News Brief

EPA Study Shows Increase in Urban Development

A new study of crime patterns in the Baltimore region found that increased urban tree cover corresponded to lower crime rates.

Photo: Fletcher6
A recent report from the Environmental Protection Agency (EPA) is shedding some light on residential construction patterns in urban areas. “Residential Construction Trends in America’s Metropolitan Regions 2010” finds that redevelopment in urban centers is surpassing suburban construction in roughly half of the 50 largest cities in the U.S. The study is an updated version of a 2009 report that examined housing data from 1990 through 2007; this year’s report includes data from 2008.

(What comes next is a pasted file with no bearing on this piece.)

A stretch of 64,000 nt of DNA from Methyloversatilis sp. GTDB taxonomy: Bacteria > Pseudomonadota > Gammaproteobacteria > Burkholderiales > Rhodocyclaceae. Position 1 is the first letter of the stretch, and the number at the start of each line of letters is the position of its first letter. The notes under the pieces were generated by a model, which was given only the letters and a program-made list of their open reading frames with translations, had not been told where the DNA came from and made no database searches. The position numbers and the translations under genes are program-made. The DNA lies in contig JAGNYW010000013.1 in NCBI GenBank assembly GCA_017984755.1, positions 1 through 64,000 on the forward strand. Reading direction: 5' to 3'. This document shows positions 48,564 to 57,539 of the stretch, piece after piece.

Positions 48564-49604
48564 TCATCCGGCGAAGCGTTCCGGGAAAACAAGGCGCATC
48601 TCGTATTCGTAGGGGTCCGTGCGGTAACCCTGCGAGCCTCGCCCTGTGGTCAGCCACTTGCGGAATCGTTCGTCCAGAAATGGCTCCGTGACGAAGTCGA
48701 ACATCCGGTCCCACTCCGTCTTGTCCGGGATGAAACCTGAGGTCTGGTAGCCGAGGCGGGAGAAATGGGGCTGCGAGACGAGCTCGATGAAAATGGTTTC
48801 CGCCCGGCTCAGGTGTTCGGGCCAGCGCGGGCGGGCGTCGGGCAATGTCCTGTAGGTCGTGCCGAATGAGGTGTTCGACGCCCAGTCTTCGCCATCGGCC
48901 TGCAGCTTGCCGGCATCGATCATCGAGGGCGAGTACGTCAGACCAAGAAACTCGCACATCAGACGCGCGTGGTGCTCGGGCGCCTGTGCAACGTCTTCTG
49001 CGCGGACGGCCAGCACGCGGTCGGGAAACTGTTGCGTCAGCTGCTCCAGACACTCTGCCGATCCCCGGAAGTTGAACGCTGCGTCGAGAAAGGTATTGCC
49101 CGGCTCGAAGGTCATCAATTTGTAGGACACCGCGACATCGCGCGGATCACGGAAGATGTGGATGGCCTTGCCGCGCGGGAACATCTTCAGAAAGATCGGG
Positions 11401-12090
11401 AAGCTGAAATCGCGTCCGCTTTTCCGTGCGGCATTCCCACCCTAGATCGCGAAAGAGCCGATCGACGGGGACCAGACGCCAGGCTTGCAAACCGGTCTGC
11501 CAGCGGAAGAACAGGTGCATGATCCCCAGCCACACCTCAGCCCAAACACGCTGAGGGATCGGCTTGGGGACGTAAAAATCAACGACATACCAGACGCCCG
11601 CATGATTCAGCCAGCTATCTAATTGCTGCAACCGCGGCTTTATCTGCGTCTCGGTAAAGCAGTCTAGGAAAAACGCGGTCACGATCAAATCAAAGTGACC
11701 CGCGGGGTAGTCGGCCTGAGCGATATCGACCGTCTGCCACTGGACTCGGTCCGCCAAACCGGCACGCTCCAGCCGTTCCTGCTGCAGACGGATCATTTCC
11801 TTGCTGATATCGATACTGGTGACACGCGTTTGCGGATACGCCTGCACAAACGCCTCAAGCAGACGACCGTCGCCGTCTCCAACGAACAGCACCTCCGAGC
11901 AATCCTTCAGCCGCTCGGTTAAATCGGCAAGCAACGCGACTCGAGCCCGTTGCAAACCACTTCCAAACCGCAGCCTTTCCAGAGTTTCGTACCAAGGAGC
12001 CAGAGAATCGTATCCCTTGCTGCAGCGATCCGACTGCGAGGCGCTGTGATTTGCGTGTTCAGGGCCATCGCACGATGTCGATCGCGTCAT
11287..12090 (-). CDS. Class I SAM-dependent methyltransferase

Both reports illustrate that smart growth is becoming increasingly popular, due in part to the support of programs like the Partnership for Sustainable Communities, a collaborative effort of EPA, the Department of Transportation, and the Department of Housing and Urban Development to increase the availability of affordable, transit-oriented, high-density development (see EBN Apr. 2010). Additionally, the 2010 report finds that the last five years have seen the most dramatic increase in urban redevelopment, despite economic trouble in the real estate market, and notes that new housing construction on undeveloped land is still common.

The full report can be downloaded at www.epa.gov/smartgrowth/construction_trends.htm.

Published May 1, 2010

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